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A Big Asteroid Just Flew By, And Guess What? More Are Coming

A NASA artist's illustration of an asteroid belt around a star that's "the same age and size as our Sun."

An asteroid that's about the size of three football fields flew past Earth on Monday, coming within 2.1 million miles. That was near enough to generate headlines such as this, from Reuters: "Earth marks close encounter with enormous asteroid."

The fly-by from the rock known as 2000 EM26 wasn't a surprise. The asteroid was first observed, as the name implies, in 2000. Its arrival was also promoted by the science website, which was webcasting as 2000 EM26 came by and has posted the video of its coverage.

Perhaps because 2000 EM26 arrived close to the one-year anniversary of what happened in Russia last February — when hundreds of people were injured as a meteorite exploded in the sky — it may have gotten more attention that it might have otherwise.

But a blogger known as Astro Bob points out that "a week ago on Feb. 10, the larger asteroid 2006 DP14 (2,395 feet / 730 m) made an even closer shave at 6.2 lunar distances. 2014 BR57 will pass closer yet at 4.4 times the moon's distance on Thursday."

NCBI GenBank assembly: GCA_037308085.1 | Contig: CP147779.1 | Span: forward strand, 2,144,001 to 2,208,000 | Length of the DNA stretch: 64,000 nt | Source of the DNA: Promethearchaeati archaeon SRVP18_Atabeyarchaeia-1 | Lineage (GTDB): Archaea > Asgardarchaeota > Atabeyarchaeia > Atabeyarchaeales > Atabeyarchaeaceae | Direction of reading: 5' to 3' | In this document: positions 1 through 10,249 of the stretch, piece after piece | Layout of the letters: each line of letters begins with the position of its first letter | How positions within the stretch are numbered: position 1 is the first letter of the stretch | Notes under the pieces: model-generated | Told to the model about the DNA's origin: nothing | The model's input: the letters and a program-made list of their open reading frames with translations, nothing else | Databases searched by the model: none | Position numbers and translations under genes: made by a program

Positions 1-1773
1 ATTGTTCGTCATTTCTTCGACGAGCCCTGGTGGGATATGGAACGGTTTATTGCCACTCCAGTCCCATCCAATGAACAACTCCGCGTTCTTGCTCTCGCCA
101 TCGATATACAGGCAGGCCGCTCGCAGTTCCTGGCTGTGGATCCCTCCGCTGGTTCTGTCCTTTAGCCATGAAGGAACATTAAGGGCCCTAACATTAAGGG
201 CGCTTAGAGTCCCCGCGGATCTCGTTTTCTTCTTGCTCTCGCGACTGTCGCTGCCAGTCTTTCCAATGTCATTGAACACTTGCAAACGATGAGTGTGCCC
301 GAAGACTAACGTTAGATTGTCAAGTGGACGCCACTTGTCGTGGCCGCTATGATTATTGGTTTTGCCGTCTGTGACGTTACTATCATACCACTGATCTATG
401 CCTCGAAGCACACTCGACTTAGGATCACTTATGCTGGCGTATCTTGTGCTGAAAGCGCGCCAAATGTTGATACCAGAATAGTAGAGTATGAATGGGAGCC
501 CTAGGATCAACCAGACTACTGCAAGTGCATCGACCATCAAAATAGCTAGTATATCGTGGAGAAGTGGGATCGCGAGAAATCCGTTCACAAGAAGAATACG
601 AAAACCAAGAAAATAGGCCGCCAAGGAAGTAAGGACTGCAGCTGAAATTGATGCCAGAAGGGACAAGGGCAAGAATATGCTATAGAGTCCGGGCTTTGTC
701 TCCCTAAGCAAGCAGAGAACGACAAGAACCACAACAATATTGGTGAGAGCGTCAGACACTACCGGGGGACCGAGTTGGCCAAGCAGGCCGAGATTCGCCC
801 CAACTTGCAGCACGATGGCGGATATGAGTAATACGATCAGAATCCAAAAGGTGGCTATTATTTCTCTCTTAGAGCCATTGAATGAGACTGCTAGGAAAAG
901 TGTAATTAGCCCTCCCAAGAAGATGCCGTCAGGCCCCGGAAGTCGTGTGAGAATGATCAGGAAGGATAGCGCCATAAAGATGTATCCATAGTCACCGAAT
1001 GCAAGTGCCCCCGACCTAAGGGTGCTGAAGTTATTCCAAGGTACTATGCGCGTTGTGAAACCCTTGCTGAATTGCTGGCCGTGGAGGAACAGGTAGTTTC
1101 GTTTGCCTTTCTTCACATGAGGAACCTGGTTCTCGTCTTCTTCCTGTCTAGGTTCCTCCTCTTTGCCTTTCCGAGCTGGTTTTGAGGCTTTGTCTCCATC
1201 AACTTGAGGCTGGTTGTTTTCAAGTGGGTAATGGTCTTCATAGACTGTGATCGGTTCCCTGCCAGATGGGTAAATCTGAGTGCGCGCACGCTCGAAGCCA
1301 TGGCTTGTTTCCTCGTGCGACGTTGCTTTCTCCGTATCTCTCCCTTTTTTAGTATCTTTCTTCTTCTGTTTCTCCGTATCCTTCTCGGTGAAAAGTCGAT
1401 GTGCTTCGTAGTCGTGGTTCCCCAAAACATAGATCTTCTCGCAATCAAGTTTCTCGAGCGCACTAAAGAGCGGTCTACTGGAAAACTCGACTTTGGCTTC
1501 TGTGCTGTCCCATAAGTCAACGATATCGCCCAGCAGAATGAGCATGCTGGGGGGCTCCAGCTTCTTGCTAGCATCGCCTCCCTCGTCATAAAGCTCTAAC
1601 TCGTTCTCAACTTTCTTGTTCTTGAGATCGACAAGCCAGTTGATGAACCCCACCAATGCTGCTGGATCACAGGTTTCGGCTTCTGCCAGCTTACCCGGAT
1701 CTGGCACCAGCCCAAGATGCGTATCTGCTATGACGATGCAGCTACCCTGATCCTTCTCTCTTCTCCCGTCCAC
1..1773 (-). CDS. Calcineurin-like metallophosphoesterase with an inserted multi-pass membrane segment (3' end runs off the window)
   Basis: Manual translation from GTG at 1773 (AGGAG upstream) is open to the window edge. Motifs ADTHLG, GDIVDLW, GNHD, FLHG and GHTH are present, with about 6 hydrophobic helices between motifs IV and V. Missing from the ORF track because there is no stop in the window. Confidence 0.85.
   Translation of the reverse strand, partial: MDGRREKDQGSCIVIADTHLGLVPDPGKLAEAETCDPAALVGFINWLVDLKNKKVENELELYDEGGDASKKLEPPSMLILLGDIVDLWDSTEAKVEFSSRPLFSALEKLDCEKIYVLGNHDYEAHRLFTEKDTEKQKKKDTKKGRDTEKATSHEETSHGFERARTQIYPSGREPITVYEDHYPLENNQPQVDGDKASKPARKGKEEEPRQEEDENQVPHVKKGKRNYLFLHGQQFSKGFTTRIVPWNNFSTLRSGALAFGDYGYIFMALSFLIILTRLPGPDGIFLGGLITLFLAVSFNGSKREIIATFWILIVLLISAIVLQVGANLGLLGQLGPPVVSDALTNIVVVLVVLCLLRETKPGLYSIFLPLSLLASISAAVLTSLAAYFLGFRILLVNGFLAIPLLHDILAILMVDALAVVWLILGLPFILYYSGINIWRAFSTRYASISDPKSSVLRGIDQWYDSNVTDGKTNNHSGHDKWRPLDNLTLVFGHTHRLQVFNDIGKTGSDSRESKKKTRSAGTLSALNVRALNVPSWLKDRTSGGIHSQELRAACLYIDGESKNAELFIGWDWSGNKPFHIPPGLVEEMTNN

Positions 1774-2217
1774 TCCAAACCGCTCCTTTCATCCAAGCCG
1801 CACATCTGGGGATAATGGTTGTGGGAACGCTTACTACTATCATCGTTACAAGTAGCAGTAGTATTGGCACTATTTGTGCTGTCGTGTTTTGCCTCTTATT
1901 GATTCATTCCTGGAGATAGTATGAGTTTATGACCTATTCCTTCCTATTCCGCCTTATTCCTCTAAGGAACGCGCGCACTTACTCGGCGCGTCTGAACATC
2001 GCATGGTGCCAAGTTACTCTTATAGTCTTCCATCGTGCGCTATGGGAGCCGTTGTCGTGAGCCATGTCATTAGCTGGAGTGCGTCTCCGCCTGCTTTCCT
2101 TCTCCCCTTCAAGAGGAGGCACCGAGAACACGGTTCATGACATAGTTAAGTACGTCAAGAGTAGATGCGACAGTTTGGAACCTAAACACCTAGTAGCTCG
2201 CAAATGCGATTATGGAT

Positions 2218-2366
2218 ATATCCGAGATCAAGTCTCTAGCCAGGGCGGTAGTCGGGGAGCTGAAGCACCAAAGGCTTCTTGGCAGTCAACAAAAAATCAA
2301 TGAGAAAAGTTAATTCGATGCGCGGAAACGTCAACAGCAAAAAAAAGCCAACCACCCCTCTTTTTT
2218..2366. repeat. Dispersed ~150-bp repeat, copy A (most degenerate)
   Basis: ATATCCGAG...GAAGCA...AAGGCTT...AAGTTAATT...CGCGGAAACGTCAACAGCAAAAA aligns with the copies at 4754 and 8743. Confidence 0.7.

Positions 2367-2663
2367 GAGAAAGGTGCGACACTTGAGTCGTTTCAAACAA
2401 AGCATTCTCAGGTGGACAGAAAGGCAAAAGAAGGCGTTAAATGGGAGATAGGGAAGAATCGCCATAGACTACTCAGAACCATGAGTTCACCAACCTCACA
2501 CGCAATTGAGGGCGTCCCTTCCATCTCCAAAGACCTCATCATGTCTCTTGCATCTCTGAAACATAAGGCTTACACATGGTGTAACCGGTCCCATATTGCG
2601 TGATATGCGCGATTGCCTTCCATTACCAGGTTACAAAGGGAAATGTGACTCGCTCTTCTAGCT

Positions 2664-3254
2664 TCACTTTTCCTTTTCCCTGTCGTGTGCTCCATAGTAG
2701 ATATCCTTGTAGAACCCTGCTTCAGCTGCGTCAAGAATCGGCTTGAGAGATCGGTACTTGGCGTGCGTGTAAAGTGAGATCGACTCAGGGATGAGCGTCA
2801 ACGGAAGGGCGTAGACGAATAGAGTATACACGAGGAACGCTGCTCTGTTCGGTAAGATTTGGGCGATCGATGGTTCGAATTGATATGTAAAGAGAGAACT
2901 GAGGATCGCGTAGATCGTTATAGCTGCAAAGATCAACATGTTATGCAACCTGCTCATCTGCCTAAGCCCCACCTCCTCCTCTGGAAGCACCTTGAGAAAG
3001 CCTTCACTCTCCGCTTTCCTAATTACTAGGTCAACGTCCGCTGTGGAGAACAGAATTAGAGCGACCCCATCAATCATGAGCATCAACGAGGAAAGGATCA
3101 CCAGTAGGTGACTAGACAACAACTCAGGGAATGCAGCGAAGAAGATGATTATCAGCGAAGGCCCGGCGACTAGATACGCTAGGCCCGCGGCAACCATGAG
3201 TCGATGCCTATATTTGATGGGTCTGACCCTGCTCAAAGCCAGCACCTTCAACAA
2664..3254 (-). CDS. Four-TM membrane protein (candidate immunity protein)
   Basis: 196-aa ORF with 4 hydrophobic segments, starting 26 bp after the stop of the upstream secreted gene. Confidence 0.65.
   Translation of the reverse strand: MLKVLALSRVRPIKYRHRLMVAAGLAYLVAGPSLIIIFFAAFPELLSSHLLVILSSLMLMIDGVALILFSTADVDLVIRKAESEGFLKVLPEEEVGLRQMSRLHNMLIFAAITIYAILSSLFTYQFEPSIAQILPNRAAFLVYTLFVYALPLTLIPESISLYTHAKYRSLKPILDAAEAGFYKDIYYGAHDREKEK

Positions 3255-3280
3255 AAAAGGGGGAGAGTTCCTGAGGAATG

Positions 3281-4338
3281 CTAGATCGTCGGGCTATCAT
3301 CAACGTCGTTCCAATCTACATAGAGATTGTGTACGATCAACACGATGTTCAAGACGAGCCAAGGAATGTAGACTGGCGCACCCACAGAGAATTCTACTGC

Translation: The asteroid that flew past on Feb. 10 came within about 1.5 million miles; and the asteroid headed this way on Thursday will come within about 1 million miles.

If you want to mark your calendar for asteroid arrivals, by the way, NASA's "Near Earth Object Program" has a schedule here.

But here's a not-so-reassuring reminder: The meteorite that did so much damage in Russia one year ago wasn't on anyone's list of objects being tracked through space. It came as a surprise.

Related: What's the difference between an asteroid, a comet, a meteoroid, a meteor and a meteorite? NASA explains here.

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Mark Memmott is NPR's supervising senior editor for Standards & Practices. In that role, he's a resource for NPR's journalists – helping them raise the right questions as they do their work and uphold the organization's standards.
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